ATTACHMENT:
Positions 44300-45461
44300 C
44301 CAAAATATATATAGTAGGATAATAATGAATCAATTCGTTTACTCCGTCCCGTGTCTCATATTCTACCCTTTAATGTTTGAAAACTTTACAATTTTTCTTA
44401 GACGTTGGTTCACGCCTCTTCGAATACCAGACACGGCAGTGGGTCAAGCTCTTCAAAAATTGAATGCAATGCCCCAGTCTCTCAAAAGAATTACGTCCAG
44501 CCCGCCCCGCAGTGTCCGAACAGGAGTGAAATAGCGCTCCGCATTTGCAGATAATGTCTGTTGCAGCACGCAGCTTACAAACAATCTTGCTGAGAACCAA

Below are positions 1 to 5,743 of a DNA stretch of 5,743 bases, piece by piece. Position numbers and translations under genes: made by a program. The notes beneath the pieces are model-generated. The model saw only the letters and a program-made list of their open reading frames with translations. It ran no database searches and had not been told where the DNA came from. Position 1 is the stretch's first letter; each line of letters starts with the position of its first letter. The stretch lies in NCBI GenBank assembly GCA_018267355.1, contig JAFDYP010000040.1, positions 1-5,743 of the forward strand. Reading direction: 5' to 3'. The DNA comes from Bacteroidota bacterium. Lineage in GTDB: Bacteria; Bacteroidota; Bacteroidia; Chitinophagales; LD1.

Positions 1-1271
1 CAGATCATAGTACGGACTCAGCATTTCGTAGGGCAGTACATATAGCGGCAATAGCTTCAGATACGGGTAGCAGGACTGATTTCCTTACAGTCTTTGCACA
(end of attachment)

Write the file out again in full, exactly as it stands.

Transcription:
Positions 44300-45461
44300 C
44301 CAAAATATATATAGTAGGATAATAATGAATCAATTCGTTTACTCCGTCCCGTGTCTCATATTCTACCCTTTAATGTTTGAAAACTTTACAATTTTTCTTA
44401 GACGTTGGTTCACGCCTCTTCGAATACCAGACACGGCAGTGGGTCAAGCTCTTCAAAAATTGAATGCAATGCCCCAGTCTCTCAAAAGAATTACGTCCAG
44501 CCCGCCCCGCAGTGTCCGAACAGGAGTGAAATAGCGCTCCGCATTTGCAGATAATGTCTGTTGCAGCACGCAGCTTACAAACAATCTTGCTGAGAACCAA

Below are positions 1 to 5,743 of a DNA stretch of 5,743 bases, piece by piece. Position numbers and translations under genes: made by a program. The notes beneath the pieces are model-generated. The model saw only the letters and a program-made list of their open reading frames with translations. It ran no database searches and had not been told where the DNA came from. Position 1 is the stretch's first letter; each line of letters starts with the position of its first letter. The stretch lies in NCBI GenBank assembly GCA_018267355.1, contig JAFDYP010000040.1, positions 1-5,743 of the forward strand. Reading direction: 5' to 3'. The DNA comes from Bacteroidota bacterium. Lineage in GTDB: Bacteria; Bacteroidota; Bacteroidia; Chitinophagales; LD1.

Positions 1-1271
1 CAGATCATAGTACGGACTCAGCATTTCGTAGGGCAGTACATATAGCGGCAATAGCTTCAGATACGGGTAGCAGGACTGATTTCCTTACAGTCTTTGCACA